The main chronic clinical conditions which affect the Achilles tendon are sub-divided into Achilles tendonitis and Achilles tendinosis. Achilles tendonitis strictly means that the superficial layer of the tendon (the paratenon) only is inflammed . However this term is often used loosely for any painful Achilles tendon.
Achilles tendinosis describes a deeper problem with the substance of the tendon itself (“wear & tear” of the tendon fibres). Wear and tear though in a tendon is a very different ( and more self-limiting) process when compared to wear and tear of a joint which produces chronic and recurring symptoms.
Problems of the Achilles can also be classified into those affecting the main substance of the tendon (“the body”) or the insertional area of the tendon into the back of the heel bone (known as insertional tendonitis or a Haglunds deformity & illustrated in the photos above).
The Achilles tendon can be thought of almost like a horses’ tail with many longitudinal Achilles tendon fibres running parallel to each other and packed into a flattened ,cylindrical structure . In a healthy tendon these parallel fibres are easily visible on direct inspection of the tendon. If the Achilles tendon undergoes a process of degenerative change (tendinosis) then these well-defined parallel fibres will start to lose their structure. The tendon will look more amorphous and less distinct (1). Such structural change within the tendon can just be very limited and difficult to identify clinically. If things progress however the tendon becomes visibly different with an area of swelling where the structural change has occurred. This may be visible when looking at the tendon. In such cases it is usually easy to define normal tendon both above and beneath a central area of degenerative Achilles.
The Achilles tendon is surrounded circumferentially by a fine and thin covering known as the paratenon (3.) This layer looks something like a sausage skin and its function is predominantly to supply blood to the tendon and allow a degree of lubrication to the superficial tendon layers. In Achilles tendonitis it is predominantly this layer that is affected.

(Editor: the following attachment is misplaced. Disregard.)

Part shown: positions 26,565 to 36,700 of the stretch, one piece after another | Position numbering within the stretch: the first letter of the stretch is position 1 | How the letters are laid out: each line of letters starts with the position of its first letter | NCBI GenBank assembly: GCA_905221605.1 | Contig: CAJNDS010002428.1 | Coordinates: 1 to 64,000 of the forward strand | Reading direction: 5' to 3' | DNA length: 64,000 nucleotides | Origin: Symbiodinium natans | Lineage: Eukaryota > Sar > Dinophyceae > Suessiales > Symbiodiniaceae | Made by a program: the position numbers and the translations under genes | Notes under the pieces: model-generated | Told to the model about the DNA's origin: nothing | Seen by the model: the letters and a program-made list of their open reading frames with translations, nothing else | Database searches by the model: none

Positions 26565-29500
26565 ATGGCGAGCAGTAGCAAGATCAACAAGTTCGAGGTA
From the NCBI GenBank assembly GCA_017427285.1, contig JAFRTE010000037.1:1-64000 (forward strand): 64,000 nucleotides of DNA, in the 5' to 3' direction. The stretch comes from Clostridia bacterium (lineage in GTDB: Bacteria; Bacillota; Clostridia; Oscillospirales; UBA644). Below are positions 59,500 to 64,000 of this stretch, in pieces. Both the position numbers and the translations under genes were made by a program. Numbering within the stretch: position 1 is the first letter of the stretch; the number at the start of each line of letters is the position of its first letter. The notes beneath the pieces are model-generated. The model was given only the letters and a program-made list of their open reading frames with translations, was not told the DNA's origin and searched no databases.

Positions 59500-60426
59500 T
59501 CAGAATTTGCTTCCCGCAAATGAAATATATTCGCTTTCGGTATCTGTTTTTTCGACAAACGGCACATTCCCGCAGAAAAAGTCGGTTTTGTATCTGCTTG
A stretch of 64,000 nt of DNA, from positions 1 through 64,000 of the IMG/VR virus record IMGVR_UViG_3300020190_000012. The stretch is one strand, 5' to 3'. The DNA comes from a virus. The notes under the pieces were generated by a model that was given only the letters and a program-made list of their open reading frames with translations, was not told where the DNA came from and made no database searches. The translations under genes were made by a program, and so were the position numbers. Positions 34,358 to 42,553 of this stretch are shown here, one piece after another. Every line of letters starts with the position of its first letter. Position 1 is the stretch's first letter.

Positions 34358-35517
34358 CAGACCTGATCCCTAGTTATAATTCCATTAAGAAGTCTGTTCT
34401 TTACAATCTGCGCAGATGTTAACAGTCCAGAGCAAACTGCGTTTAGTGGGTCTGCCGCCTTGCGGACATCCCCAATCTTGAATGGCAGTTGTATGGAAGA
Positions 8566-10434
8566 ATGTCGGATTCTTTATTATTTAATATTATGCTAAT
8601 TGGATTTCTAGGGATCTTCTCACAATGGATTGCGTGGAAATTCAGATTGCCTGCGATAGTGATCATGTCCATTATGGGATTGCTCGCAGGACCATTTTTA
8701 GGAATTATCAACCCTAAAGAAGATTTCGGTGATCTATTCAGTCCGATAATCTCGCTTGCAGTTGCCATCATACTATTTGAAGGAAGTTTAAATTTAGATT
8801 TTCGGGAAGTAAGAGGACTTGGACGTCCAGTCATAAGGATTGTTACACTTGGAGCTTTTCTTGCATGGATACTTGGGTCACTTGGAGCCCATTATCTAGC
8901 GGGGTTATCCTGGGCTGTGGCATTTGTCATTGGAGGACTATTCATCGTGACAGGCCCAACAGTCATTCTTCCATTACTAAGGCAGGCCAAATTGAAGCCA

Symptoms of Achilles tendonitis
The main symptom of Achilles Tendonitis is one of pain. This remains very well localised to the problematic area of the tendon and may also be associated with swelling. The symptoms are usually intermittent and may occur initially either during or after periods of increased activity, such as when getting out of bed , after periods of inactivity or sport. Symptoms may progress and effect most weight bearing activity. If particularly severe will be present also at rest or even at night, producing sleep disturbance.
If the problem is one of a Haglunds’ deformity with a normal Achilles tendon then the symptoms may exclusively occur in particular shoe wear that compresses the posterior aspect of the heel.
The symptoms are very similar wether the problem is tendonitis or tendinosis.
Achilles tendons, like all musculoskeletal tissue, are exposed to multiple episodes of minor trauma during function. Why some Achilles tendons degenerate and others don’t is not clearly defined and the factors producing degenerative change are multifactorial.
The Achilles tendon has evolved for tensile strength and to transmit the contractile force of the gastrocsoleus calf muscle group. The muscle which is actively contracting and relaxing requires (like all muscle) a significant blood supply. Tendons (the Achilles included) have very little in the way of blood supply required or associated with them. This means they are slow to repair themselves with episodes of minor of chronic repetitive trauma (though of course not when ruptured when a fair amount of bleeding can occur). Not all people are equally susceptible to these types of soft tissue problems. Some people’s collagen is just better than others..
Both operative and non-operative managements are available for Achilles tendonitis. Whether the underlying problem is one of a more superficial inflammation or a more comprehensively degenerative problem of the tendon this makes little difference to the initial conservative treatment.
Early management includes an exercised based physiotherapy regime, more passive physiotherapy based intervention such as ultrasound and deep tendon massage and orthotic offloading of the tendon.
In general terms, non-operative interventions have success rates somewhere between 60-75%. The success rate with operative interventions is generally higher and a figure of 90% would be highly representative.
The types of treatment available can be split into passive (where the patient lies on a couch and has things done to the tendon by the physiotherapist) or an exercise based (active) regime. Both of these routes work both independently and also when used in conjunction.
Passive treatment for Achilles tendonitis includes massage, manipulation and ultrasound applied to the tendon. An active treatment regime would include stretches and strengthening/loading exercises for the Achilles tendon.
Othotics & shoewear
Correcting & supporting a flatter foot (with an insole), raising the heel slightly(with an insole or high heel) and blocking ankle movement (with some form of boot) are all additional things that may help reduce pain from the Achilles tendon.